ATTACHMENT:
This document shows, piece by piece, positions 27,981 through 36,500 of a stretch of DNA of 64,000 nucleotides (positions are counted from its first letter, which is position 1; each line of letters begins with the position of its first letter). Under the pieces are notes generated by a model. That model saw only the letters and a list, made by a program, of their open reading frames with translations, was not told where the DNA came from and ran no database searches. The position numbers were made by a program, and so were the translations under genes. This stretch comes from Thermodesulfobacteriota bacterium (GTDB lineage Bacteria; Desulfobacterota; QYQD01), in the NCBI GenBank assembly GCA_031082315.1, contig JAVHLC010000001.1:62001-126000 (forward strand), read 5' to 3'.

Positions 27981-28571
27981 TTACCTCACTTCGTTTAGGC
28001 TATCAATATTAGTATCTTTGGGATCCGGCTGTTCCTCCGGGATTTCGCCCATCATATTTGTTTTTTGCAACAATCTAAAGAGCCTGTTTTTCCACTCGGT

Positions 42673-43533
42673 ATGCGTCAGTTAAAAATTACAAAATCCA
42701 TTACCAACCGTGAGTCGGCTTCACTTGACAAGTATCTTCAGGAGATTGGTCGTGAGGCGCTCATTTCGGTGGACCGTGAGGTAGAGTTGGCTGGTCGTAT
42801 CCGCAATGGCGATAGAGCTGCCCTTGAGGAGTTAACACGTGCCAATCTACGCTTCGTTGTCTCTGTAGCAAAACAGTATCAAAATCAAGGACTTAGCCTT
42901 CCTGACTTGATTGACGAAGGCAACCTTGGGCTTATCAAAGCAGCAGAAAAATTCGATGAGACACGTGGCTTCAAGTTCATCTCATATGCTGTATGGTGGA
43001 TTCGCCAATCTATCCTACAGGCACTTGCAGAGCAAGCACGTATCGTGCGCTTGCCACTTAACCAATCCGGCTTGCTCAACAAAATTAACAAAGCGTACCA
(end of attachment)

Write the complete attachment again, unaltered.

This document shows, piece by piece, positions 27,981 through 36,500 of a stretch of DNA of 64,000 nucleotides (positions are counted from its first letter, which is position 1; each line of letters begins with the position of its first letter). Under the pieces are notes generated by a model. That model saw only the letters and a list, made by a program, of their open reading frames with translations, was not told where the DNA came from and ran no database searches. The position numbers were made by a program, and so were the translations under genes. This stretch comes from Thermodesulfobacteriota bacterium (GTDB lineage Bacteria; Desulfobacterota; QYQD01), in the NCBI GenBank assembly GCA_031082315.1, contig JAVHLC010000001.1:62001-126000 (forward strand), read 5' to 3'.

Positions 27981-28571
27981 TTACCTCACTTCGTTTAGGC
28001 TATCAATATTAGTATCTTTGGGATCCGGCTGTTCCTCCGGGATTTCGCCCATCATATTTGTTTTTTGCAACAATCTAAAGAGCCTGTTTTTCCACTCGGT

Positions 42673-43533
42673 ATGCGTCAGTTAAAAATTACAAAATCCA
42701 TTACCAACCGTGAGTCGGCTTCACTTGACAAGTATCTTCAGGAGATTGGTCGTGAGGCGCTCATTTCGGTGGACCGTGAGGTAGAGTTGGCTGGTCGTAT
42801 CCGCAATGGCGATAGAGCTGCCCTTGAGGAGTTAACACGTGCCAATCTACGCTTCGTTGTCTCTGTAGCAAAACAGTATCAAAATCAAGGACTTAGCCTT
42901 CCTGACTTGATTGACGAAGGCAACCTTGGGCTTATCAAAGCAGCAGAAAAATTCGATGAGACACGTGGCTTCAAGTTCATCTCATATGCTGTATGGTGGA
43001 TTCGCCAATCTATCCTACAGGCACTTGCAGAGCAAGCACGTATCGTGCGCTTGCCACTTAACCAATCCGGCTTGCTCAACAAAATTAACAAAGCGTACCA